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FOURTEEN HOURS(director: Henry Hathaway; screenwriters: John Paxton/from the article The Man on the Ledge by Joel Sayre; cinematographer: Joe MacDonald; editor: Dorothy Spencer; music: Alfred Newman; cast: Paul Douglas (Charlie Dunnigan), Richard Basehart (Robert Cosick), Barbara Bel Geddes (Virginia Foster), Debra Paget (Ruth), Agnes Moorehead (Mrs. Cosick), Robert Keith (Mr. Cosick), Howard Da Silva (Deputy Chief Moksar), Martin Gabel (Dr. Strauss), Jeffrey Hunter (Danny Klemptner), Grace Kelly (Mrs. Louise Anne Fuller), Frank Faylen (Waiter), George MacQuarrie (Reverend Dr. J. C. Parkinson), Donald Randolph (Dr. Benson); Runtime: 92; MPAA Rating: NR; producer: Sol C. Siegel; Twentieth Century-Fox; 1951)
“It follows along the lines of Ace in the Hole by building most of the tension from the reaction shots of the bystanders.”

Reviewed by Dennis Schwartz

Henry Hathaway (“Rawhide”/”Kiss of Death”) directs this gripping thriller that’s filmed like a documentary. It follows the same arc as Billy Wilder’s 1951 Ace in the Hole. It’s based on the story of John Warde, who on a fine summer’s day perched on the 17th floor of New York’s Hotel Gotham on July 26, 1938, for fourteen hours and threatened to jump. It follows along the lines of Ace in the Hole by building most of the tension from the reaction shots of the bystanders, as the New Yorkers make a Roman Holiday of the incident. It marks the screen debut of Grace Kelly in a small role as an onlooker contemplating a divorce. It’s based on The New Yorker magazine article by Joel Sayre and scripted by John Paxton.

After a room service waiter at the Rodney Hotel in New York City delivers a breakfast order, the young man he just delivered the order to is standing on the narrow ledge outside his fourteenth-floor room threatening to jump. The waiter notifies the hotel manager and a traffic cop Charlie Dunnigan (Paul Douglas) calls it into the precinct. Dunnigan tries to talk the young man down until a brusque Deputy Chief Moksar (Howard Da Silva) arrives and sends him back to traffic duty. Soon a crowd gathers, reporters arrive, and traffic grinds to a halt. A young woman onlooker named Ruth (Debra Paget) discusses the event with a stranger named Danny (Jeffrey Hunter), and a romance blossoms. Bellevue psychiatrists Dr. Strauss (Martin Gabel) and Dr. Benson (Donald Randolph) tell the deputy chief to bring back Dunnigan, because the would-be leaper won’t talk to anyone else. After some time it’s discovered through fingerprints that the young man of 23 is named Robert Cosick (Richard Basehart) and that his folks are divorced. He finds his life destroyed because he believes his folks don’t love him, and that his neurotic possessive mother (Agnes Moorehead) did a number on him by turning him against his alcoholic absentee father (Robert Keith) and was constantly nagging him. The unstable Robert also leaves his girlfriend Virginia (Barbara Bel Geddes) because he thinks he won’t make her happy. Dunnigan gives it his best shot to talk Robert out of jumping on this beautiful St. Patrick’s Day, while cabbies in the crowd take bets on when he will jump and an evangelist, the Reverend Dr. J. C. Parkinson, tries repeatedly to see Robert for his own reasons.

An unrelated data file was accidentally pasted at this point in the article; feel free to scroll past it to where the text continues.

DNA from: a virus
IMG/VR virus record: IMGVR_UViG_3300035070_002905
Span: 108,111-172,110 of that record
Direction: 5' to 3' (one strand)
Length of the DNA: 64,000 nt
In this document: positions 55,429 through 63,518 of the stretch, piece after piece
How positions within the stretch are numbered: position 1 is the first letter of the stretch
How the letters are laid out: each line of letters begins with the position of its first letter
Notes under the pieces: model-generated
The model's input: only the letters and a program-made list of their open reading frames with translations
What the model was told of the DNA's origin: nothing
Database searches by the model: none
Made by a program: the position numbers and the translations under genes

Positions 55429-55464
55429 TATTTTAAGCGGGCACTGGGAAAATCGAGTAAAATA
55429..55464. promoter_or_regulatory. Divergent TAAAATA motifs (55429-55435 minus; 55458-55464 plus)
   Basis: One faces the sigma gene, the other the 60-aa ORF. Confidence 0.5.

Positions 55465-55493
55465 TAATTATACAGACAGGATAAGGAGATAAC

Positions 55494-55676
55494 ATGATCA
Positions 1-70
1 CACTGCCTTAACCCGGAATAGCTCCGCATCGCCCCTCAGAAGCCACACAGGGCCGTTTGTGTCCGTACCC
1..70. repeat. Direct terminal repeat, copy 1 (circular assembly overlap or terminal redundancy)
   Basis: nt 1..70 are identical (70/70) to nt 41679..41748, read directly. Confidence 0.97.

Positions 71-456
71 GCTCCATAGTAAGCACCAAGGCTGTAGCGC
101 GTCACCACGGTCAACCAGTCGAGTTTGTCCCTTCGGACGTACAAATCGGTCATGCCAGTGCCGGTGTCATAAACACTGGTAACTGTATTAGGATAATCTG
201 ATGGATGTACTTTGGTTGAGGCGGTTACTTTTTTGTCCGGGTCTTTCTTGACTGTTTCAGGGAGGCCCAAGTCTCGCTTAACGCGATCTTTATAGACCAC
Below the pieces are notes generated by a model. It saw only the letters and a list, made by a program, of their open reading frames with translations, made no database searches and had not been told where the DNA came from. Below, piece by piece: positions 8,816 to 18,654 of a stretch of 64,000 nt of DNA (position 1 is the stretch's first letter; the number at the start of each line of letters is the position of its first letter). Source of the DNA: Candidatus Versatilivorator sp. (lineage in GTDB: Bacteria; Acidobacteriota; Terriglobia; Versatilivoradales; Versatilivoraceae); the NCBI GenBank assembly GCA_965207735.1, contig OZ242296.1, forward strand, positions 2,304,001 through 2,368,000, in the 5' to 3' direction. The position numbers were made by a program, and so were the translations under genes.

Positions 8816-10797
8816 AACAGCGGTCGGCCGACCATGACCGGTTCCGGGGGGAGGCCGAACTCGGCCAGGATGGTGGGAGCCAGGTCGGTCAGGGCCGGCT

The well-crafted film, filled with documentary-styled details that leave it looking real, is given a happy ending. It pays homage to the virtues of a nuclear family and those not demanding too much out of life other than that.


Dennis Schwartz: “Ozus’ World Movie Reviews”